HISTORY AND STATUS OF FISHERY
Pleasant Lake is a small (219 acre) lake located three miles southwest of St. Cloud in Stearns County. It has a maximum depth of 33 feet and good water clarity averaging about 10 feet during the summer, which is relatively high for the area. A public access is located on the northeast side of the lake with space available for twelve trucks and trailers.
Pleasant lake is managed primarily for Sunfish and Northern Pike. Sunfish have been managed with an experimental reduce bag limit since 1996 when the bag limit was reduced from 20 to 10. In 2007, the bag limit was reduced further from 10 to five.
Emergent and floating-leaf vegetation were surveyed in August of 2015. Emergent vegetation covered about 13% of the lake area and 45% of the shoreline. The most commonly found species were cattail, yellow waterlily, and bulrush. A point intercept aquatic plant survey was also completed in August. Twenty-one species were identified and found growing to a maximum depth of 20 feet. The most common species found were coontail, chara, flatstem pondweed, and northern milfoil.
The Northern Pike population is dominated by smaller fish with few fish reaching 30 inches. The 2015 gill net catch was above management goals and above the normal range when compared to similar lakes. Anglers are encouraged to harvest the surplus of fish less than 22 inches and release the larger pike.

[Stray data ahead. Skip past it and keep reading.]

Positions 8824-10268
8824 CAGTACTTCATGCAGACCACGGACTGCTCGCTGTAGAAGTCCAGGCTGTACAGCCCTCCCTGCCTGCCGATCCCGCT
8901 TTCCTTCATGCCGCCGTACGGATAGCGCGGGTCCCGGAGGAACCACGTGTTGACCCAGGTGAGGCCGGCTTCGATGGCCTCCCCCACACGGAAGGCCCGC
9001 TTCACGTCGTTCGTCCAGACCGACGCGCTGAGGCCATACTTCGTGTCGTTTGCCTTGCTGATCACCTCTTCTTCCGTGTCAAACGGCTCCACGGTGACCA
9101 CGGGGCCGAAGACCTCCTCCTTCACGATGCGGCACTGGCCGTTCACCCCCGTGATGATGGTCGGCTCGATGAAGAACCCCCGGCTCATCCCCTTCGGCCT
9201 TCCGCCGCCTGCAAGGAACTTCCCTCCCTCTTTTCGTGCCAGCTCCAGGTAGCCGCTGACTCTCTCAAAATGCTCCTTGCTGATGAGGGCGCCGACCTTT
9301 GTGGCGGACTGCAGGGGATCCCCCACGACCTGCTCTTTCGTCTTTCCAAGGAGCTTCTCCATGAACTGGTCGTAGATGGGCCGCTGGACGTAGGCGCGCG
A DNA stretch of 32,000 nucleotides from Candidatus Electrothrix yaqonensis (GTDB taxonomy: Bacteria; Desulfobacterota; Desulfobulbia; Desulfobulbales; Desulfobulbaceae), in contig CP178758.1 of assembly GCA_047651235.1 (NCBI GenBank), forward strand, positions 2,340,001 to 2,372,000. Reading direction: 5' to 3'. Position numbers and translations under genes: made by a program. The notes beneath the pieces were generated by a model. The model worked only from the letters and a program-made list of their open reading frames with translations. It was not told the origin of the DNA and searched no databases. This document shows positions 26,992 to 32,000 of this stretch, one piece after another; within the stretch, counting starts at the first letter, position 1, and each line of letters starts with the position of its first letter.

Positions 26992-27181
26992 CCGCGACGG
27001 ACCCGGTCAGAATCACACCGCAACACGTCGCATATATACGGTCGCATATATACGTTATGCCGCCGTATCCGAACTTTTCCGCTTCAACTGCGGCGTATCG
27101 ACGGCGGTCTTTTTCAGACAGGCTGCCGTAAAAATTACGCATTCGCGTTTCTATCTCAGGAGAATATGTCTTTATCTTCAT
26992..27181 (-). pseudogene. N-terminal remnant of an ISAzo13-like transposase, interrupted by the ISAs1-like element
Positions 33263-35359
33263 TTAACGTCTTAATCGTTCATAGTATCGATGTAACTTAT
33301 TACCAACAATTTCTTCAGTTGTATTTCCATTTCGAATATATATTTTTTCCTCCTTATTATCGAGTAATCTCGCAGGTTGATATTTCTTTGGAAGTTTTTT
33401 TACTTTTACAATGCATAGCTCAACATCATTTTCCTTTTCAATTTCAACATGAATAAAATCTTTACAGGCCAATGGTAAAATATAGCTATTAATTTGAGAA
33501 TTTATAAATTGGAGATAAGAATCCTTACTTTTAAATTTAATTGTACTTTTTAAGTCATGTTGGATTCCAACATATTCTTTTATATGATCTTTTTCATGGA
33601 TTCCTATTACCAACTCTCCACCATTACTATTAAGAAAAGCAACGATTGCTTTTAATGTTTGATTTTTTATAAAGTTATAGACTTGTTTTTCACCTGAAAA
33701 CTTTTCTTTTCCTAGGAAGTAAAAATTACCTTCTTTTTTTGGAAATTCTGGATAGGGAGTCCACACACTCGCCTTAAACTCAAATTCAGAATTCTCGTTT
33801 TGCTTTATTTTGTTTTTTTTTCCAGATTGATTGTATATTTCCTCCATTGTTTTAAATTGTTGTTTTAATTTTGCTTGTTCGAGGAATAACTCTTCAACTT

Walleye abundance in Pleasant Lake has been historically low, despite routine fingerling stocking. Walleye fishing in Pleasant Lake is more focused towards "incidental" catches while angling for other species. The 2015 survey showed Walleye ranging in length from 19.5 to 24.7 inches.
The Largemouth Bass catch was higher than the area average with fish ranging from 5.1 to 19.3 inches in length. Anglers can expect good Largemouth Bass fishing with an opportunity to catch fish over 15 inches.
Bluegill surveyed in 2015 averaged 5.1 inches with some fish over 8.0 inches. Anglers can expect to catch smaller Bluegill with an occasional larger one mixed in. Hybrid Sunfish were also sampled and averaged 7.2 inches long and provide anglers the opportunity to catch fish over ten inches. The Black Crappie abundance is considered low with the average length being 7.1 inches.
Other species sampled included: Banded Killifish, Bluntnose Minnow, Black Bullhead, Bowfin (Dogfish), Central Mudminnow, Fathead Minnow, Green Sunfish, Hybrid Sunfish, Iowa Darter, Johnny Darter, Pumpkinseed Sunfish, Tadpole Madtom, Yellow Bullhead, and Yellow Perch.